27 February 2007

Sensible Moves In Birmingham


Last April, I spent some time helping Birmingham Ladywood candidate Peter Smallbone put Conservative election posters up on lamp-posts. We both agreed it was a necessary evil that sucked time away from really engaging the public. Therefore, I am very happy to hear the news that Birmingham's controlling Tory-Lib Dem coalition have outlawed the use of Birmingham's lampposts for electioneering. These type of posters are an eyesore, often contribute to litter and a zero sum game politically. Anything that frees up more time for candidates to engage with the voting public in a meaningful way is a good thing in my book.

Unsurprisingly, Labour's deputy leader in Birmingham, Ian Ward has opposed the move!

6 comments:

PoliticalHack said...

Cobblers. Again.

I've spent hours every year doing this and I'm not spending time doing it when I could be 'engaging the public' because it is done late at night (10pm-1am, usually). A couple of evenings' work and you have a fine display of placards which remind people that there's an election on and help with candidate identification.

Getting voters to turn out is troublesome enough without even this little bit of help.

Praguetory said...

Well, that's one candidate's view. As the article mentioned, voter turnout rose in Solihull after their ban came into force.

Geoff said...

I rather liked the idea of a candidate called "All Mosquito" Rashid. Sounded like something out of a Carry On film.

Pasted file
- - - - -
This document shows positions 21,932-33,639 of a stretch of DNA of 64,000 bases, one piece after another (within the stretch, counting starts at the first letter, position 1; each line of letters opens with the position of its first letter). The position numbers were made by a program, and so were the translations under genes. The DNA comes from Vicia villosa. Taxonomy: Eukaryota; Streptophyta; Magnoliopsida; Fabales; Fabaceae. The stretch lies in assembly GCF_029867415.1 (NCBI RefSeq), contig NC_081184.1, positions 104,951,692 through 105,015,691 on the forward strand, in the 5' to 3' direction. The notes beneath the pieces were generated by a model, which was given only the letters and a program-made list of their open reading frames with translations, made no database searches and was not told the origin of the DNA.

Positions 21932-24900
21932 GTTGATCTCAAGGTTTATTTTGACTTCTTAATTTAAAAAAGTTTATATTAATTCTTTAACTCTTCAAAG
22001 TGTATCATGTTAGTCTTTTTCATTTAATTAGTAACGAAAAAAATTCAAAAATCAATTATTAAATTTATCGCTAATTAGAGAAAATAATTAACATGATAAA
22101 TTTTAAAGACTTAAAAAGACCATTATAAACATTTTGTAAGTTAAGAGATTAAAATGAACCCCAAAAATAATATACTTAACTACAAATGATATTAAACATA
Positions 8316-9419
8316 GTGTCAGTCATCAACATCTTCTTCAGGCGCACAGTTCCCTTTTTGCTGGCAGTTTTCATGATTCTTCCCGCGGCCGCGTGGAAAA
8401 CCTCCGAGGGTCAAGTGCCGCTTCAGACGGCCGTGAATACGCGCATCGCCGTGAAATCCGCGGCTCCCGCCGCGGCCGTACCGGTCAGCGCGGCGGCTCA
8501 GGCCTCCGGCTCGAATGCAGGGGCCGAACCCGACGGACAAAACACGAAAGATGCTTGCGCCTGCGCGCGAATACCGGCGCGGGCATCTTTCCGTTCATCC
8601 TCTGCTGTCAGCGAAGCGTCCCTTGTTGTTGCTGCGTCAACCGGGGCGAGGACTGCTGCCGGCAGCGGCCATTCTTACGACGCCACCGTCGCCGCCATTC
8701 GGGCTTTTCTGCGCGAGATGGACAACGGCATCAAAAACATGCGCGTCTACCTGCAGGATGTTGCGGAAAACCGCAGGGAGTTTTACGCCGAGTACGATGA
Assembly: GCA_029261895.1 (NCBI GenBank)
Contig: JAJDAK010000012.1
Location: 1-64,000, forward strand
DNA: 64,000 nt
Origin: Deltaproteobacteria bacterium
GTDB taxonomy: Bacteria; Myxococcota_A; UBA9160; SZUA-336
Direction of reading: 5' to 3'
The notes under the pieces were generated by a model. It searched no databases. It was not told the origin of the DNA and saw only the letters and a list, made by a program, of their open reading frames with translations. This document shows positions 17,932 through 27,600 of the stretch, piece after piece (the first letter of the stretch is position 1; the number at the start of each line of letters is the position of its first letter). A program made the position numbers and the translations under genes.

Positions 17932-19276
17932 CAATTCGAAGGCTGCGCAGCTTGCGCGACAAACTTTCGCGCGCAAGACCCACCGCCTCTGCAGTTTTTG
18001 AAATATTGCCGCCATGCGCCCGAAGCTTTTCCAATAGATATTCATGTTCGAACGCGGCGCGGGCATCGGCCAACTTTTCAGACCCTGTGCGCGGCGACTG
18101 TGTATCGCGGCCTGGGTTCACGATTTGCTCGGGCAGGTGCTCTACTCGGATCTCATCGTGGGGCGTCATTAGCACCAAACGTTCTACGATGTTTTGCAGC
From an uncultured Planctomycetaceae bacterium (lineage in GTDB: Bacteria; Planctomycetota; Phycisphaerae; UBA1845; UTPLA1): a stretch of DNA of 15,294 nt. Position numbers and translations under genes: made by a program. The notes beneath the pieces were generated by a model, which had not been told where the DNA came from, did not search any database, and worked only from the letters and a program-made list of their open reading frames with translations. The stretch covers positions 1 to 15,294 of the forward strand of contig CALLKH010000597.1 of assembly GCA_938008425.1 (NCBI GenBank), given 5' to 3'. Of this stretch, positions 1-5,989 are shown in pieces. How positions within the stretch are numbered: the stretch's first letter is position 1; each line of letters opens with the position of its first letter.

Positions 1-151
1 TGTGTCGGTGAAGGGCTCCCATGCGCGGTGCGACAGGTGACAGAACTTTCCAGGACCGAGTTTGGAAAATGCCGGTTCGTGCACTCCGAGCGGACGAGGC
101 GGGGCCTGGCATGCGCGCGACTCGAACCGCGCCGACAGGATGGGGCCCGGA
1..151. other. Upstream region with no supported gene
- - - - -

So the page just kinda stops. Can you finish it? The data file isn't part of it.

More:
Closer inspection of the photograph disappointed me. Shame.

mutleythedog said...

I have been posting some interesting facts about Prague Mr PT on my blog, should you care to share your first hand impression!

Cllr Mike Flower said...

Nice to see Birmingham following Walsall's lead. We banned them last month.

We were supported by Labour and Lib Dems.

Begs the questions why Cllr Ward of Birmingham is opposing the same actions as supported by Walsall's Labour leader Cllr Tim Oliver?

Peter Smallbone said...

I agree with PT and I'm glad that the Conservative-led Council in my city has banned posters.

They don't look nice, they're a waste of effort and their contribution to local democracy is marginal at best.

Whatever time of day you put them up, it could be time better spent leafleting. What's more democratic: telling people what your policies are, or telling people what your name is?